Cartmel Races, just on the outskirts of the Lake District, is one of the premier fixtures on the region’s events calendar over the summer. And, what’s more, the races makes for a super car-free break. Cark train station is only a 6-minute drive away from the races. From here, there’s a coach service that is timetabled around the race fixtures. Not only will you save on the parking fee and hassle, but you can enjoy the champagne hospitality too. For an extended break, coaches also run from the racecourse to Cartmel Village, where you can enjoy the foodie capital of the Lake District.
The Lake District village of Staveley, just outside Windermere, has a train station and is the cycling mecca of the Lakes. This sizable village is an excellent mix of outdoor sports and great bars and eateries so even for a long break, there’s little reason for leaving this village once you step off the train platform. Staveley is the gateway to the Kentmere Valley, where anything above the village is worthy of tackling on foot or wheels. The Garburn Pass that takes you over into the Troutbeck Valley is popular with cyclists and for those looking for a challenge, look up the High Street route. If you’re arriving car-free and so could not bring your bikes with you, pop into Wheelbase in Staveley village, the largest cycle superstore in the region. From hardtail mountain bikes to electric cycles, they won’t let you miss out on experiencing some of the best cycling rides in the country, whatever your experience. Wilfs Cafe, also in Staveley Mill Yard, is where you’ll likely find yourself if you’re planning your cycling route over a coffee and try The Beer Hall at Hawkshead Brewery for a well-earned pint and some tapas.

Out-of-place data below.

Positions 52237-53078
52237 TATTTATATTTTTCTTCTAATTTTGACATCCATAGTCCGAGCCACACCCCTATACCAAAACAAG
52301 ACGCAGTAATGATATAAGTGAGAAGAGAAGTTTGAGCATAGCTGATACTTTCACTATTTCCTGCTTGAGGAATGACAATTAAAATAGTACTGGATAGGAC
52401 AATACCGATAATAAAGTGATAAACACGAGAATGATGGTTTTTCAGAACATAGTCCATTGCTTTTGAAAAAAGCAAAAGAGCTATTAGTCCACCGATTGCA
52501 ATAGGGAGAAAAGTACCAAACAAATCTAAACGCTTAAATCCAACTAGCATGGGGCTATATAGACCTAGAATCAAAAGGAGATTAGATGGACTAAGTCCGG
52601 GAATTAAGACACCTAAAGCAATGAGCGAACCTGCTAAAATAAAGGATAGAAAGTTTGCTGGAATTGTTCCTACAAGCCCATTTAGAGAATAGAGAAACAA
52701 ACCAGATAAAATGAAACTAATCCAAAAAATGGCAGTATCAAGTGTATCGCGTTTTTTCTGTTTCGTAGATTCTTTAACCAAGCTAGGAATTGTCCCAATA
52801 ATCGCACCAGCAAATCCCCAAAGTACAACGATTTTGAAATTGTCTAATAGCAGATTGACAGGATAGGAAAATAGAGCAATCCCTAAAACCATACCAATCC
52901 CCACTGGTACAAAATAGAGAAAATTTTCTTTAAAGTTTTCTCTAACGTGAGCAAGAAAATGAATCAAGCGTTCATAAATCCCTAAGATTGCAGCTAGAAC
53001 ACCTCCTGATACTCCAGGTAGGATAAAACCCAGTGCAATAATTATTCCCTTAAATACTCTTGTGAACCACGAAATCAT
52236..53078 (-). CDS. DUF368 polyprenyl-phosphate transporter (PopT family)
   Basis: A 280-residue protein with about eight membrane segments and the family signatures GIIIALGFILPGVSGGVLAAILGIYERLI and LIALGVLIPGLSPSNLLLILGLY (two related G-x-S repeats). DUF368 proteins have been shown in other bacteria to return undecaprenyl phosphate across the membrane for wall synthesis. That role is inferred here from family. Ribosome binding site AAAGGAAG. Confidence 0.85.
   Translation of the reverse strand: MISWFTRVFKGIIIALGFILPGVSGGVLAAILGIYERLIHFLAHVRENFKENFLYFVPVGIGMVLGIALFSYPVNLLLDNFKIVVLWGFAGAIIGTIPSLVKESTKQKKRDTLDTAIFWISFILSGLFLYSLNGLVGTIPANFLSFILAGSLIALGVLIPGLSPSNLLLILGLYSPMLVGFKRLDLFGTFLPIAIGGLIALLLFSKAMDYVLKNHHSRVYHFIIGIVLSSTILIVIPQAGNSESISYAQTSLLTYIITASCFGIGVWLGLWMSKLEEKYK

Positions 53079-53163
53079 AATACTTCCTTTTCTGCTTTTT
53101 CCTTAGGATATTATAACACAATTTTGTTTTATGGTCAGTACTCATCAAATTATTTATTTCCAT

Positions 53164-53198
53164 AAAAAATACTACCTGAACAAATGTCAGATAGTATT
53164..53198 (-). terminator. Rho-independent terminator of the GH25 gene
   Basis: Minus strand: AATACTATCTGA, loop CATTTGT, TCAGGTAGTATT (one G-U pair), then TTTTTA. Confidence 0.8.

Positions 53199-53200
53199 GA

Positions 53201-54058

Car-free is a no-brainer for outdoor enthusiasts with a love of challenges and going that extra mile because the Lake District is full of them! One of our favourites has to be the south-eastern shore of Ullswater, from Howtown to Glenridding – a beautiful part of Ullswater that can only be experienced car-free. Extend this 6.5-mile linear walk to take on the whole Ullswater Way challenge. This is a new 20-mile walking route around lake Ullswater, marked by the lakes famous emblem, the native daffodil, made famous by the William Wordsworth poem ‘I Wandered Lonely as a Cloud’ that was inspired by a daffodil sighting at Gelncoyne Bay on Ullswater.